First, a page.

It's National Children's Gardening Week!

 

26th May - 3rd June is National Children's Gardening Week! 

 

What's on at Pentland: 

 

Plant your own herb container:


Saturday 26th May - Sunday 3rd June, 9am - 5pm 


To celebrate National Children's Gardening Week we're welcoming children of all ages to come along to the garden centre and plant their very own herb container! 

Growing herbs is a great way for kids to get involved in the garden and we have lots of lovely herbs they can choose from, including Thyme, mint, oregano, basil and curry plants! 

Cost: Just £5, which includes a bell pot, compost and 4 herb plants.

Pop along to the outside plant area any day from the 26th May - 3rd June between 9am and 5pm.

 

Children's Afternoon Tea:


Monday 28th May - Friday 1st June, 12noon - 4pm 

 

As part of our National Children's Gardening Week celebrations, our popular children's afternoon teas will be back on the menu again in Cafe Panola! 

Children can enjoy a beautifully presented and delicious homemade afternoon tea complete with juice in a tea pot! Always a hit with little ones and a great way to spend time on a sunny afternoon.

Our afternoon tea includes: 
Sandwich
Mini sausage roll
Brownie
Cookie
Mini cupcake
Juice  

(Cost: £5.95. No need to book!)

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Welcoming in the wild

Hazel lives in a new build half an hour from Edinburgh. The promise of a garden tempted her from the city, only she's never had a garden before and isn’t sure where to start. She does have a book called ‘Garden plants of Scotland’, a kitchen spoon and a pair of rubber gloves though. In the First Garden blog we’ll follow Hazel as she attempts to grow her first garden with the help of the team at Pentland Plants...

 

Welcoming in the wild

When I was a teenager my Mum had a pet hedgehog. She fed it on steak mince and let it out of its box under the stairs every night to run up and down the corridor. She insisted it move in because apparently it was too small to survive the winter. When I grumbled that it was a noisy wild animal that was keeping me awake at night she’d point to the storms raging outside. Now I’d really like my own pet hedgehog, but it has to live in the garden.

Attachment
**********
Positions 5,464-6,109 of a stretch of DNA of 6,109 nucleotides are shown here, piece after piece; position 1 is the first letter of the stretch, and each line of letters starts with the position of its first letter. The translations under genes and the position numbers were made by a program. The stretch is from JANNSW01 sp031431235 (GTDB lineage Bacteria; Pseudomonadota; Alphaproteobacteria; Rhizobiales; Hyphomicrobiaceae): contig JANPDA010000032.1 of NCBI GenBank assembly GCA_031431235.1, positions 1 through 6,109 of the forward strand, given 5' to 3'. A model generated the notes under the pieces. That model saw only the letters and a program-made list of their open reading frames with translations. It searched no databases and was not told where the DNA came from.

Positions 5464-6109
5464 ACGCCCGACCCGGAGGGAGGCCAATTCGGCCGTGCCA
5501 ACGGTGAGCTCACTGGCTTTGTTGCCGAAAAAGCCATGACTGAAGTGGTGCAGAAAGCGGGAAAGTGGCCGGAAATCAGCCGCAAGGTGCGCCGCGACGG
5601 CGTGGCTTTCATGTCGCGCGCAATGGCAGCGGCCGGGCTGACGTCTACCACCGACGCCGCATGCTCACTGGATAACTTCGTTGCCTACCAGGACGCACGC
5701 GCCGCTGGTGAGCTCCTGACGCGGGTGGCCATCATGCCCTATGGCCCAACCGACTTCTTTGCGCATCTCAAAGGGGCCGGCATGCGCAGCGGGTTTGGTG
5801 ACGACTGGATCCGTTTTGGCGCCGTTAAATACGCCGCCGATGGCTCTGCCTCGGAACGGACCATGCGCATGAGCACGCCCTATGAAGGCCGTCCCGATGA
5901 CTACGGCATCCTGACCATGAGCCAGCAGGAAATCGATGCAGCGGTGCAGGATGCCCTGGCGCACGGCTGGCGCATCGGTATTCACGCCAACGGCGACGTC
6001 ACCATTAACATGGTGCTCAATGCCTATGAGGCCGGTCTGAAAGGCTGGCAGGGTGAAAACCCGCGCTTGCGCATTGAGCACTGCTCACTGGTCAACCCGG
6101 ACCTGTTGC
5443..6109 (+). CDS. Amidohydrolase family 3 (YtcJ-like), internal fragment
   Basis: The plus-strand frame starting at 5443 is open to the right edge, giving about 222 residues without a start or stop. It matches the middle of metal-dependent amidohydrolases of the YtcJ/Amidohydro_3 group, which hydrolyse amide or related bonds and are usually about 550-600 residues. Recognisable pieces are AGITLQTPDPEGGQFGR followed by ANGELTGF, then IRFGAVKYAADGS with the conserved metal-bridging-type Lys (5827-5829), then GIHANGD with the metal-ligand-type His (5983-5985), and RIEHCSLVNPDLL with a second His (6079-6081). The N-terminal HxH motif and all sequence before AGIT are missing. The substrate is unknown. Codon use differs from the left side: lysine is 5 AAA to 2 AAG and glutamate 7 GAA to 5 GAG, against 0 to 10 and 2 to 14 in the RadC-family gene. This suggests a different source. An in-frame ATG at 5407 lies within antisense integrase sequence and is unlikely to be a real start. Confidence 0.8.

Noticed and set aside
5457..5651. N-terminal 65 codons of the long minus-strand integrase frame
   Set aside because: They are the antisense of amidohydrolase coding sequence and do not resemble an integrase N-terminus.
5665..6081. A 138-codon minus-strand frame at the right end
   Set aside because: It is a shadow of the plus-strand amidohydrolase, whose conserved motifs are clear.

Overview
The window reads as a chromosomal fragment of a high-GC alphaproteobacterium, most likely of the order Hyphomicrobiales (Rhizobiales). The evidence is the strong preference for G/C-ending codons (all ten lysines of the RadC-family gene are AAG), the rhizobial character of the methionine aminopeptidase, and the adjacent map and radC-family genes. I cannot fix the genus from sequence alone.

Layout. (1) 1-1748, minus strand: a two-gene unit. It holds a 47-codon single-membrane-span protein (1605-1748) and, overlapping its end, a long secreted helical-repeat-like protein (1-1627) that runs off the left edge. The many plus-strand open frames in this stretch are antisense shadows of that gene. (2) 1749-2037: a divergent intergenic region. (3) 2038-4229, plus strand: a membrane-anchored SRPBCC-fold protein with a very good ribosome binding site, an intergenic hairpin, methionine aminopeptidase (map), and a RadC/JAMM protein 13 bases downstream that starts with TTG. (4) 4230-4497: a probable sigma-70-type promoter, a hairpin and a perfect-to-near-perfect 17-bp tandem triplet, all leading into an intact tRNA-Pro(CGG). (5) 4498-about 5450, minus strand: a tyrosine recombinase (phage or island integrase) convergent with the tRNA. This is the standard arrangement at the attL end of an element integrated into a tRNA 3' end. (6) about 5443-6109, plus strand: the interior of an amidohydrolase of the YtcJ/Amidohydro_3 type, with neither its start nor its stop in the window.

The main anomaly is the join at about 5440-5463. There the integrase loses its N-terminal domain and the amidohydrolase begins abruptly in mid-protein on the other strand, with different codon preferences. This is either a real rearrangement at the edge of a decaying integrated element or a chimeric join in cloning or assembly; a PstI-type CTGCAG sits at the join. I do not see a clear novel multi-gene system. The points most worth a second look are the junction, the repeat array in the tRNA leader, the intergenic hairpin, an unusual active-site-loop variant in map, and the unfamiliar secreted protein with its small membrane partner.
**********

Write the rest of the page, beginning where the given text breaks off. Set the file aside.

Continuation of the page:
You don’t need to give a hedgehog a home for the winter but there is lots you can do to make your garden a haven for wildlife at any time of the year. Let the grass by the edge of your lawn grow long for insects, build a bug hotel out of sticks and pine cones, put out seed for birds or plant nectar rich flowers to feed the butterflies and bees.

Our back garden still resembles a football pitch more than a garden but making space for wildlife has brought a lot of fun to our house this summer. The whole family has been frog hunting in a pile of mossy rocks scavenged from a nearby field and there are more spiders living there than I like to think about, we’ve cheered when they’ve snared midges and run screaming when they’ve moved at all.

We recycled a wooden pallet into a bug hotel complete with integrated hedgehog suite at the back, as yet unoccupied, removable glass-jar ‘observation chambers’, stacks of sticks and piles of pine cones all topped with a plastic tray planted with scabious to attract the butterflies. An old bucket became a temporary tadpole nursery; we sunk it into the ground and made shade with rocks and grass. It quickly became home to other insects too.

 

There are tadpoles in there.

 

Frogs finding their feet

 

Our bug hotel is ready for visitors.

 

The biggest hit for wild visitors though has been the wildflower meadow. When the grass was first seeded I sprinkled native wildflower seed in a strip at the edge. A family of grey partridges wandered up through the fields every night for a week and ate the lot. None of it grew. So we cheated and unfurled a beautiful roll of meadow matt. Right now it is bursting with red clover and heavy with nectar, the local bees buzz about looking almost drunk.

 

A wild flower meadow brings colour, bees and butterflies to your garden.